Radiation Lecture 07

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<latex> \documentclass[11pt]{article} \def\inv#1Template:1 \over \def\ddtTemplate:D \over dt \def\mean#1{\left\langle #1\right\rangle} \def\sigot{\sigma_{12}} \def\sigto{\sigma_{21}} \def\eval#1{\big|_{#1}} \def\tr{\nabla} \def\dce{\vec\tr\times\vec E} \def\dcb{\vec\tr\times\vec B} \def\wz{\omega_0} \def\ef{\vec E} \def\ato{{A_{21}}} \def\bto{{B_{21}}} \def\bot{{B_{12}}} \def\bfieldTemplate:\vec B \def\apTemplate:A^\prime \def\xp{{x^{\prime}}} \def\yp{{y^{\prime}}} \def\zp{{z^{\prime}}} \def\tp{{t^{\prime}}} \def\upxTemplate:U x^\prime \def\upyTemplate:U y^\prime \def\e#1{\cdot10^{#1}} \usepackage{fullpage} \usepackage{amsmath} \usepackage{eufrak} \begin{document} \subsection*{ Increasing Grain Size}

We return to the model in which an infinite plane wave passes through an aperture, is focused by an infinite lens, and shines on a wall. In this model, as the slit aperture widens (a increases), then the diffraction pattern narrows. Thus, for larger grain sizes, there is more forward scattering than in other directions. The fitting formula for the power pattern for large grains is: $$F(\theta)={1-g^2\over1+g^2-2g\cos\theta}$$ where $g\equiv\mean{\cos\theta}={\int{F\cos\theta d\Omega}\over \int{Fd\Omega}}$. Note that this formula fails for $\theta=100^\circ$. If $g=1$, then we have isotropic scattering, and as $g\to1$, $F(\theta)$ peaks increasingly in the $\theta=0$ direction (it is increasingly ``forward throwing).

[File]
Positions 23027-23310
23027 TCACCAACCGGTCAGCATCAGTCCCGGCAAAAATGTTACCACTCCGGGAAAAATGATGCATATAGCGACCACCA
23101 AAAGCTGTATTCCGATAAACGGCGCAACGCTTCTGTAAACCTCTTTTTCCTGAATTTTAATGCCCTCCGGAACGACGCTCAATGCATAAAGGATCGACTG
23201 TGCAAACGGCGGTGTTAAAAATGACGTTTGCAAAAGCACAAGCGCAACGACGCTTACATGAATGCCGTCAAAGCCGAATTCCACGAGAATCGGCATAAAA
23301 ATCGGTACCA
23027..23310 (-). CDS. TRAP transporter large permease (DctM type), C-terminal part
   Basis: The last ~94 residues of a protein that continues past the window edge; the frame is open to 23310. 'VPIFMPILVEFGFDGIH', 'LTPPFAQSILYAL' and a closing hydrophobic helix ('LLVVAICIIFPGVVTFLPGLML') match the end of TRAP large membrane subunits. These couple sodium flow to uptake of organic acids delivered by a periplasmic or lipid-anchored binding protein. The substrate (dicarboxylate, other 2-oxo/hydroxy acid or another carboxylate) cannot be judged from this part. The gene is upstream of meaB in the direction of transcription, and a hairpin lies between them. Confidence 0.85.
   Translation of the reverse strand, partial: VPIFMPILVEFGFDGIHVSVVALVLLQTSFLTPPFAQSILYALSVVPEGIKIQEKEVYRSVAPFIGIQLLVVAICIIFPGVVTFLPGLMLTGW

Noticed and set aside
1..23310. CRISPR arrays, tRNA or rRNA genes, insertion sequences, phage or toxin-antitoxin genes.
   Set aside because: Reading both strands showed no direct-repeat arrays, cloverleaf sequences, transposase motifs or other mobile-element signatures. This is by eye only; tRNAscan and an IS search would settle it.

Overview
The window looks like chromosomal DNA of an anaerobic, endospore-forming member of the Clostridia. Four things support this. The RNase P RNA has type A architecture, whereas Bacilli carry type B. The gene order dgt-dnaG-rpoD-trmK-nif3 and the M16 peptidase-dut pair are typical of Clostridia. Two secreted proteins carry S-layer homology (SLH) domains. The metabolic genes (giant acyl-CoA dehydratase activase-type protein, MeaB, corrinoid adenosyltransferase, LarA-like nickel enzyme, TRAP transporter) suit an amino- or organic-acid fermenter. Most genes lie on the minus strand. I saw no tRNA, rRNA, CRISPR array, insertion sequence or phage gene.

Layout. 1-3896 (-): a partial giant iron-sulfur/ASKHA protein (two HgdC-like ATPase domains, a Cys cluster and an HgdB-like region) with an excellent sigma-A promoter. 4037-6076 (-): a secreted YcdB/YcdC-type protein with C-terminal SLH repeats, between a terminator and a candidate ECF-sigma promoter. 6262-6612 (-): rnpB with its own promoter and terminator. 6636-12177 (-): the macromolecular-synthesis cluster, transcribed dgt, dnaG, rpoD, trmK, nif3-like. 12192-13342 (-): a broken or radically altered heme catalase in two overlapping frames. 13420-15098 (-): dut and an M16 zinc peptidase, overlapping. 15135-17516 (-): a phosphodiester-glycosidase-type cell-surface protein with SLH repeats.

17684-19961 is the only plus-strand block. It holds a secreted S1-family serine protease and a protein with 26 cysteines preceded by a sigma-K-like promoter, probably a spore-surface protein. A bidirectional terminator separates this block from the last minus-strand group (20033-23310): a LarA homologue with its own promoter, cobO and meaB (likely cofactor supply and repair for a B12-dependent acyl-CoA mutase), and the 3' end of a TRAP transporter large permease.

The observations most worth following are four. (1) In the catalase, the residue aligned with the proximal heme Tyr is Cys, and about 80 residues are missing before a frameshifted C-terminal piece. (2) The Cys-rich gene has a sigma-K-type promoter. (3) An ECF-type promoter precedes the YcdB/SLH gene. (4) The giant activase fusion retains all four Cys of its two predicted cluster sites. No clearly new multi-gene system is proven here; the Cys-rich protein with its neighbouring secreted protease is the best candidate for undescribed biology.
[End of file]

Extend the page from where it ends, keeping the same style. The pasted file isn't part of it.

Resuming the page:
\subsection*{ Forward Scattering}

Forward scattering can actually increase the intensity of light in some areas over if there were no scattering at all. If particles are smaller that the wavelength of light, there is isotropic scattering. For larger particles, the power is more concentrated in the perfectly forward and backward directions. This is why, where there is fog, you dim your headlights. The larger scattering particles in the fog actually increases the intensity of light reflected back at you and at oncoming cars.